Other problems add to the reported deception, including climate control settings that run counter to Broder’s stated claims in the article about what he did with in-car heating (turned up the temp when he said he turned it down). The smaller details aren’t necessarily the most consequential, but the fact that Musk has record of even these smaller contradictions in his test vehicle’s logs helps to paint a picture of a writer who seems to have been blatantly gunning for Tesla from the start.

Musk says that Broder altered details and the conditions of the test to help fit with his pre-existing opinion, which he arrives at thanks to a quote from Broder in an article published in 2012. Broder essentially attempts to deflate the sunny image of a future filled with electric cars, claiming that “the state of the electric car is dismal, the “victim of hyped expectations, technological flops, high costs and a hostile political climate.” To be fair, in that article Broder also goes on to give plenty of space to electric car supporters, too, and even gives the last word to Chris Paine, the documentary filmmaker behind Who Killed the Electric Car?, ending on Paine’s implied accusation that the oil and gas industry are behind stalling the electric future of car transport.

But overall, Musk’s evidence is pretty damning, especially backed up as it is by solid data from the Model S itself. He ends by calling for the NYT to launch an investigation into the article and its writing, and after an attack like this, I’d guess the NYT would have to do just that in order to be able to come up with a satisfactory response.


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Darrell Etherington

February 14th

Gadgets

CES Awards The DISH Hopper “Best Of CES” After All, Drops CNET As Awards Partner

HopperSling_3qtr_Left_elevated_Joey_Clipped

CES today issued a press release announcing that DISH’s Hopper with Sling technology built-in is the “Best of Show” after all, an honor it will share with existing winner the Razer Edge for the 2013 show. The decision follows the revelation that CNET was ordered to remove the Hopper from consideration after CNET parent company CBS asked them to. CBS is currently involved in litigation with DISH over Hopper functionality.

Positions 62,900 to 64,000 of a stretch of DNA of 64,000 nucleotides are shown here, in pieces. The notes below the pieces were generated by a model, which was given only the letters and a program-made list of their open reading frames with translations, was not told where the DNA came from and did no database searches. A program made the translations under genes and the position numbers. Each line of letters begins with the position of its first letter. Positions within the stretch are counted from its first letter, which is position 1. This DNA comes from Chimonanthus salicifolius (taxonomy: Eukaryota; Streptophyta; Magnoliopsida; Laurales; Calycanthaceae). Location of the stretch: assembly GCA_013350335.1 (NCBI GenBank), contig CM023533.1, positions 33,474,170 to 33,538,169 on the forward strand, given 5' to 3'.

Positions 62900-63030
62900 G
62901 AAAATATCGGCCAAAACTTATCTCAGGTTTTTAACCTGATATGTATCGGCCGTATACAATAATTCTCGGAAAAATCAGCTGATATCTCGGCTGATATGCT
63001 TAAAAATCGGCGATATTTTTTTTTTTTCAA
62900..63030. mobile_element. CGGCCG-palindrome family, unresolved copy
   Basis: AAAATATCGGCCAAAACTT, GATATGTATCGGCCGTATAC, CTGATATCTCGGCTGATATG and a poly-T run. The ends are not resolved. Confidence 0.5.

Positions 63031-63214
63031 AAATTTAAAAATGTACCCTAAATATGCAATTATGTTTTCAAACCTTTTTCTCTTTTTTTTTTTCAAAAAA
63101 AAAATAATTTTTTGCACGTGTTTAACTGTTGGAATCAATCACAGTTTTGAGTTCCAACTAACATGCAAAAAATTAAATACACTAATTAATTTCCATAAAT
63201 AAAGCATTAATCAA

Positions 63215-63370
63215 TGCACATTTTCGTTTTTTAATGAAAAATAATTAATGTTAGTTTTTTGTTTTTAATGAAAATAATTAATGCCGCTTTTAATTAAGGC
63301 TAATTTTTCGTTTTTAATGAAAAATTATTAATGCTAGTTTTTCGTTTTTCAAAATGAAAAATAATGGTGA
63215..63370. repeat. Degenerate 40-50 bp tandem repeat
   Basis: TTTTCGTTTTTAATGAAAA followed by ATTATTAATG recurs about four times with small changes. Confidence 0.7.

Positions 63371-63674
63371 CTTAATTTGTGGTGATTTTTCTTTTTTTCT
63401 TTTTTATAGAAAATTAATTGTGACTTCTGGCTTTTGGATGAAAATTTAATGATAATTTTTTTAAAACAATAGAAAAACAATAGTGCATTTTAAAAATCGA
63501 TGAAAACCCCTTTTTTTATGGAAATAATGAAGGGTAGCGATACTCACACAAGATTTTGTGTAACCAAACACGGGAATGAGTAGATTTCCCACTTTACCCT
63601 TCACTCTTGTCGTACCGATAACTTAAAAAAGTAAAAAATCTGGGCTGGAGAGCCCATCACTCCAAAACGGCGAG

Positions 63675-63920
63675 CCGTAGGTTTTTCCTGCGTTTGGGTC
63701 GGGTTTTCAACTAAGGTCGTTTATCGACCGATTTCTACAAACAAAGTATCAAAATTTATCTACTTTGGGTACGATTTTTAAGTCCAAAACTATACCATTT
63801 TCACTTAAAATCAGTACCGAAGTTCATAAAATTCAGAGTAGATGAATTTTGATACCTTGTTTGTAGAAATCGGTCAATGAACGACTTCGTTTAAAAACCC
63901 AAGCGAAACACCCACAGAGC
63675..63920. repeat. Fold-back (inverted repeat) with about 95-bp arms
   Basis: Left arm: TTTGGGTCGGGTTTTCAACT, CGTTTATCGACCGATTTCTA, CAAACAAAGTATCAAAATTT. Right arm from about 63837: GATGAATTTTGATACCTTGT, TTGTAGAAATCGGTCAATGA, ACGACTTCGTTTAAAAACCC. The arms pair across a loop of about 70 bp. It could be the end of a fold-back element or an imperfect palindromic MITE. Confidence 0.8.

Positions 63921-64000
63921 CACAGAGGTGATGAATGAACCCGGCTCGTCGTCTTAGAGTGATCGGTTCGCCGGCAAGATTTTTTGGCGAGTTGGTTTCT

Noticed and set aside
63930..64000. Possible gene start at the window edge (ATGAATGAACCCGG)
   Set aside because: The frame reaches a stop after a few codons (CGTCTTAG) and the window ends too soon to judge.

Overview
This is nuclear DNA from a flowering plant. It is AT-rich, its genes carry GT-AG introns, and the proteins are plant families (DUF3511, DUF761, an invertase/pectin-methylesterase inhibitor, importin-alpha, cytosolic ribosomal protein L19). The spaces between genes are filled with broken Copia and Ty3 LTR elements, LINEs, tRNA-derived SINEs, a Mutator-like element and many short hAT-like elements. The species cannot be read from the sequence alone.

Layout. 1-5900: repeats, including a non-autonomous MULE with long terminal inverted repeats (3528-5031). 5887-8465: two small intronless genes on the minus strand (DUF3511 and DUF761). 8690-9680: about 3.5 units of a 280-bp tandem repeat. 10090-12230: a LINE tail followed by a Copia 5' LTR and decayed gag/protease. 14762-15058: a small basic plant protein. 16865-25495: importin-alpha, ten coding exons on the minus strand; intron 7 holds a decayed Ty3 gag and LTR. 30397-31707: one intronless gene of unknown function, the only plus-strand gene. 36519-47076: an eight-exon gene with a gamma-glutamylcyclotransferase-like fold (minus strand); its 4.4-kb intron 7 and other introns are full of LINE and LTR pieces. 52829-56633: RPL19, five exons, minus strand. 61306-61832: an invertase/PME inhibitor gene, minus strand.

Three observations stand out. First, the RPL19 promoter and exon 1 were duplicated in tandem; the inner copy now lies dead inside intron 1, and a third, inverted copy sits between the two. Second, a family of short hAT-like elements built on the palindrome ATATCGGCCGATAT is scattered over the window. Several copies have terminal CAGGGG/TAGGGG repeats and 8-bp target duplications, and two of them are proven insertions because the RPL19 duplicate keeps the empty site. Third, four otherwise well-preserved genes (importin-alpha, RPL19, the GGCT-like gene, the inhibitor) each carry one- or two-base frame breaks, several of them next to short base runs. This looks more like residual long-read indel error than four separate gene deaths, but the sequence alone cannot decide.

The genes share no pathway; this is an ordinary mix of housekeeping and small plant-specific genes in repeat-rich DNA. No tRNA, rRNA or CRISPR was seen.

Along with the granting of the award, CES also announced that it will launch an RFP seeking a new partner for the “Best of CES” awards “soon”, since it isn’t confident that relationship with CNET will continue to be beneficial for the CES brand.

“CES has enjoyed a long and productive partnership with CNET and the Best of CES awards,” CEA SVP of Events and Conferences Karen Chupka said in the release.  “However, we are concerned the new review policy will have a negative impact on our brand should we continue the awards relationship as currently constructed.  We look forward to receiving new ideas to recognize the ‘best of the best’ products introduced at the International CES.”

The DISH Hopper with Sling can record and play back programming within a 24 hour window after its airing, without commercials, which is the source of CBS’s legal dispute with DISH. CEA joined up with other tech organizations last week to file a brief in support of DISH around the Hopper, as the company is clearly eager to distance itself from the editorial decision made by CNET and its parent company, which came under fire from other media organizations (ours included) and tech industry watchers alike.

CEA came out in strong support of the DISH Hopper in a statement from Gary Shapiro included in the release:

We are shocked that the ‘Tiffany’ network which is known for its high journalistic standards would bar all its reporters from favorably describing classes of technology the network does not like. We believe that the DISH Hopper DVR is fully covered by the Supreme Court’s ruling in Sony Corp. of America v. Universal City Studios Inc. The simple fact is making television easier to watch is not against the law. It is simply pro-innovation and pro-consumer.

The fallout for CNET has already resulted in the departure of Greg Sandoval from the network, who resigned his post, citing a loss of confidence in CBS’s commitment to editorial independence as his reason for leaving.


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Darrell Etherington

January 31st